•The question is one of timing. The RBI Governor would surely want elbow room in the monetary policy space and not find himself in the position of the Fed or the central banks of other developed countries, where rates have been beaten down to zero or close to zero, leaving no space for action. The focus will be on the next meeting of the monetary policy committee in the first week of April, unless if the situation deteriorates so badly that the RBI is forced to act urgently.

πŸ“° Fight for the finite

Health budgetary allocation must go up if India is to prepare for an unpredictable epidemic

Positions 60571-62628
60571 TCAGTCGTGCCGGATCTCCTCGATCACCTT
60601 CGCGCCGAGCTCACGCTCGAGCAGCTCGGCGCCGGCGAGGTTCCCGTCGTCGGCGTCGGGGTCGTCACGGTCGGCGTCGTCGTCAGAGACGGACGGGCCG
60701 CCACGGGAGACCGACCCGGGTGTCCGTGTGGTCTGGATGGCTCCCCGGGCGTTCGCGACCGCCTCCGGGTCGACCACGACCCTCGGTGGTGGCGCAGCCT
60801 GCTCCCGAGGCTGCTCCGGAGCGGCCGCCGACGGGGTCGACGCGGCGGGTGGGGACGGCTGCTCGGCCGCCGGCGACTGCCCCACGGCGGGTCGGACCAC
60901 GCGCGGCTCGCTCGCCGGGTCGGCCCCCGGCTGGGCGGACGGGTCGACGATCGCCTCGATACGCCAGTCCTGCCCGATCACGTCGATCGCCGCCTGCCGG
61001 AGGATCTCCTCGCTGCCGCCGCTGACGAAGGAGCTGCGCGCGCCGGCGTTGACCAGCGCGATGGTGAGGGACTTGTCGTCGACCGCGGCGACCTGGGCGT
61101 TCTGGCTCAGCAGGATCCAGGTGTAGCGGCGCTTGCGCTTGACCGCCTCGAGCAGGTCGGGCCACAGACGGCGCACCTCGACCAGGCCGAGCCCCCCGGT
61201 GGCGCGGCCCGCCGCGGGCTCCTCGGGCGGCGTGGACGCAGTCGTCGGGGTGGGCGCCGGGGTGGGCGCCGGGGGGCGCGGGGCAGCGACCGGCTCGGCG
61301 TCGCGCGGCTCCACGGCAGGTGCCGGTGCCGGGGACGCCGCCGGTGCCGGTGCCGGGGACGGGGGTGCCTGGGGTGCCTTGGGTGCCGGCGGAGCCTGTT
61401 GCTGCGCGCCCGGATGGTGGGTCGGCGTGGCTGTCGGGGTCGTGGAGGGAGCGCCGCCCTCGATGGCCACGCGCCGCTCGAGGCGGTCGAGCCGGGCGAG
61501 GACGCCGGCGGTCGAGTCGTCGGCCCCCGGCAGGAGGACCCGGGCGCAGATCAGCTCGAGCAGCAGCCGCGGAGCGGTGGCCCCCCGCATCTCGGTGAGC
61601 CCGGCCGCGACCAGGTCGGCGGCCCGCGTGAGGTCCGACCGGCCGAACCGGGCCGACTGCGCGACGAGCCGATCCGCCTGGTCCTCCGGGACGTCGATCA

•It is an incontrovertible truth that material resources are finite. Demand in most sectors will continue to exceed supply in times of a pandemic. With the number of SARS-CoV-2 positive cases on the rise, and the number of deaths going up as well, the question is whether national and state health systems will be able to cope with ever-rising demands — for testing kits, for hospital beds, ventilators, why, even masks and hand sanitisers. This extraordinary demand has traditional production and systems of delivery choking and most often, unable to match supply to demand. Health-care resources, limited to begin with, are even more so when under stress. At a time when the disease did not have a name, and much less by way of character, in mainland China, the rapidly climbing numbers went far beyond the capacity of the country’s renowned industry (where a hospital was built in record time), and the health systems struggled to cope. Reports indicate that in Italy, which has emerged the hub of the epidemic outside of China, the strain on health systems is massive. With India crossing 100 positive cases, it is impossible to ignore the question about whether the health system is robust enough to meet this emergency. What is known, however, does not inspire confidence.